Hanna Bervoets (b.1984) has written seven novels
that have been awarded prizes on a number of
occasions, and have been translated into various
In 2017, she won the Frans Kellendonk
Prize for her oeuvre. Her first collection of stories,
A Modern Desire, was published in 2021.
So what’s going to happen with fiction, I wondered, when the pandemic broke out last year. It was a luxury question from a luxury position; while others saw their lives changing drastically, I did what I’ve always done: I sat at home writing.
But what to do about Covid? What role would the pandemic play in the modern works of scriptwriters, advertisers, and writers like me?
The question aroused both fear and excitement.
Because we, story makers in the widest sense, once made an agreement, signed an invisible contract with our audience. If the story represents the present, we must more or less portray the present faithfully for the sake of the credibility of the story. If my character walks over the Mercatorplein, I’m thereby implying that we are in Amsterdam. Here, ‘the present’ is a broad concept. It could be today, but also tomorrow, last week, or roughly two years ago; every narration is contemporary until the opposite is proven true.
My excitement of last year derived from the idea that this could now be over and done with. Anyone who wrote about a world without face masks and press conferences was writing about a past (but which one?), or about a future (but when?) — at least according to the terms of the invisible contract that states that the present in fiction represents our own present.
But meanwhile, I see story makers more and more frequently break this contract.
A new, parallel present then.
In the series Good Times, Bad Times, Ludo and Janine are always busy in December, faithfully hanging up Christmas decorations. It’s our Christmas, too, is what they are telling us: we share a present!
But last year, I didn’t see Janine make any effort at all to keep one and a half metres away from Laura — who is, after all, in a high-risk category. Suddenly, the soap series wasn’t representing a past, or a future, but an entirely new parallel present, a ‘now’ without Covid.
Not every series chose to do this. There is a scene in the new police series, Mare of Easttown, in which the detective Mare is looking at the pixilated video images of an interrogation. Towards the top of the monitor screen, I noticed a date: February 2020.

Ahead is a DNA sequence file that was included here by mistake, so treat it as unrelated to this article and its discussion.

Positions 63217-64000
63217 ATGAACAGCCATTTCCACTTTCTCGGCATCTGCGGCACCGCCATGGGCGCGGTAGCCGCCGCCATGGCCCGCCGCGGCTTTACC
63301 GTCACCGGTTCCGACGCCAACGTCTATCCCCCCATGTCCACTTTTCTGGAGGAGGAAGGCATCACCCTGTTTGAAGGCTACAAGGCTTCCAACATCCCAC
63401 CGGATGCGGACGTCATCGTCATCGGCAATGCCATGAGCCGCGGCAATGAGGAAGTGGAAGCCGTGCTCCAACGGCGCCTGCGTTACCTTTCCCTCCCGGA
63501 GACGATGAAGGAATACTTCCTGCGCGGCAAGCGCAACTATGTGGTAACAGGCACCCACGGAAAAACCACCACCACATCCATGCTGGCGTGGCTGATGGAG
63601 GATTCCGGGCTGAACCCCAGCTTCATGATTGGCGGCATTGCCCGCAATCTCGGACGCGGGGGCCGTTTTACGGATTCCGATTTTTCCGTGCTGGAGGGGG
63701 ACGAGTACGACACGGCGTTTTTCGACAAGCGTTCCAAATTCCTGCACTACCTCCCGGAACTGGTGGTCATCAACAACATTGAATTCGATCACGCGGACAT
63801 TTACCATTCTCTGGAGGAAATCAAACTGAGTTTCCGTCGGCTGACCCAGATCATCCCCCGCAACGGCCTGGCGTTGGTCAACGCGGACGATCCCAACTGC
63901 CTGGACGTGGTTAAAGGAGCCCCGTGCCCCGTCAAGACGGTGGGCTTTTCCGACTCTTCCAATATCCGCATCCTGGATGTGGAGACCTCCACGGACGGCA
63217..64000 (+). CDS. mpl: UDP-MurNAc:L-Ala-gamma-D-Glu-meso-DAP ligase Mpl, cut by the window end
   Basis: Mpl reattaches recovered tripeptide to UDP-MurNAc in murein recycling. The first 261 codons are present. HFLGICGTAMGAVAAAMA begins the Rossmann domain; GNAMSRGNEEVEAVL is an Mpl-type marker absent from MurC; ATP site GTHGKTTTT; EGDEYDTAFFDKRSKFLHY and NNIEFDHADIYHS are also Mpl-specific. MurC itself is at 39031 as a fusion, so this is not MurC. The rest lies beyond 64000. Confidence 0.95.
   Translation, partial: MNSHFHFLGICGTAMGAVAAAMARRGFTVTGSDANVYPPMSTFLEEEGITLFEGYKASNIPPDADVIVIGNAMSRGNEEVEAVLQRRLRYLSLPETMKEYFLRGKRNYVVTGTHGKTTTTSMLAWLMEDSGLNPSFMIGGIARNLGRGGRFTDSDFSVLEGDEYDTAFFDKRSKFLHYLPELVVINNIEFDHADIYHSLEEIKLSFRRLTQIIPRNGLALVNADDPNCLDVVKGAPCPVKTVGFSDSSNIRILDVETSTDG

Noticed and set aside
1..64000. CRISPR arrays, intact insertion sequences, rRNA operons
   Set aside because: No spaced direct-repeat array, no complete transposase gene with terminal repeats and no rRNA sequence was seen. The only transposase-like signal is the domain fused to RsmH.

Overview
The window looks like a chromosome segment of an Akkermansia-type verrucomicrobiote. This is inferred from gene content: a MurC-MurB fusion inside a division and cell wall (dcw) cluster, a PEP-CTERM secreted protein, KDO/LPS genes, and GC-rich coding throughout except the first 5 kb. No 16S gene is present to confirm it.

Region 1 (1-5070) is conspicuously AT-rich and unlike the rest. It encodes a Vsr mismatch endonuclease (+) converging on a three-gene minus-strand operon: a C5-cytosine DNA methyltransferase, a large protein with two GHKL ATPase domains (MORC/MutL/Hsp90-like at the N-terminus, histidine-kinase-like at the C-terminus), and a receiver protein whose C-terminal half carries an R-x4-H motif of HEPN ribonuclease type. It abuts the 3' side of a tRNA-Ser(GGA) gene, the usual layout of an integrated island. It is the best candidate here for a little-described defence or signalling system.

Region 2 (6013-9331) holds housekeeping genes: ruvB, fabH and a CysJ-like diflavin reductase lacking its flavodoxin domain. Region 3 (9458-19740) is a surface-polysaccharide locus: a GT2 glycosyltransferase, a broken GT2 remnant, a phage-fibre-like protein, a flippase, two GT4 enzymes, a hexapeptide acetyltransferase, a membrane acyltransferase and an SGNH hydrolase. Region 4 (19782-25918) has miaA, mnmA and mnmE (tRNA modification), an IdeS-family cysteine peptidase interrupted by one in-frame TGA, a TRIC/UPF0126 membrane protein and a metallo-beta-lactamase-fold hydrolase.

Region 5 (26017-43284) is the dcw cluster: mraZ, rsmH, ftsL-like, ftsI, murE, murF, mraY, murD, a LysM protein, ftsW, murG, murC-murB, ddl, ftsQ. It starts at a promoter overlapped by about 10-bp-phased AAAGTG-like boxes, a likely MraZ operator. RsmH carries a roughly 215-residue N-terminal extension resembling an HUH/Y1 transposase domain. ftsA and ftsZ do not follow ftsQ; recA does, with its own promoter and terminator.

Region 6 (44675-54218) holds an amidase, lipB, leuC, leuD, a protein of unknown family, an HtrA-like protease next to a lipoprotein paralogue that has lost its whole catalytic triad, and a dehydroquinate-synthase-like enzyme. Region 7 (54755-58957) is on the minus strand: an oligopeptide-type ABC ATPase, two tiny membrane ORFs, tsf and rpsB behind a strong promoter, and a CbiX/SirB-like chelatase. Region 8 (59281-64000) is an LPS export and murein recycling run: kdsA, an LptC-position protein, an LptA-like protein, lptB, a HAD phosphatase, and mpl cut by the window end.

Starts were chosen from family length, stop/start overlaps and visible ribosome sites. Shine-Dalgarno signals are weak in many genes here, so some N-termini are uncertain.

Suddenly, I saw the director panic: which date should the screen show, it was impossible for his series to take place after March 2020 — okay then, February 2020 it is, that’s just about believable, right?
Yes and no. This date gave the series an unintended extra pregnancy. I already knew as a viewer that in about another month, these characters would be busy with entirely different things. A murder case? Whatever. The end of the world was approaching. Because of the subtle time stamp, their daily worries suddenly felt relative, maybe even futile.
So, they understood things better at Good Times, Bad Times. The contract that was once agreed between the story maker and the audience ran out halfway through the pandemic. Maybe that took place so quietly because its foundations were never that strong: it condemned us to the lie that stories are about the now, while, without exception, they are always made in an utterly naive past.
View the column on the website of ‘Het Parool’.
What is a writers’ hotel without writers? A pen without ink? For a period of six months in 2021, one author a week was invited to stay at the Ambassade Hotel and describe their writing lives at that time. Throughout the period May to November 2021, the newspaper Het Parool published the Writers’ Hotel columns in its weekly Arts Section.
Read more about this column project in collaboration with ‘Het Parool’.
Would you like to stay at the writers’ hotel as well? Enjoy a unique experience in the Ambassade Hotel with these special offer packages or come and admire the library after visiting our sunny terrace on the Herengracht!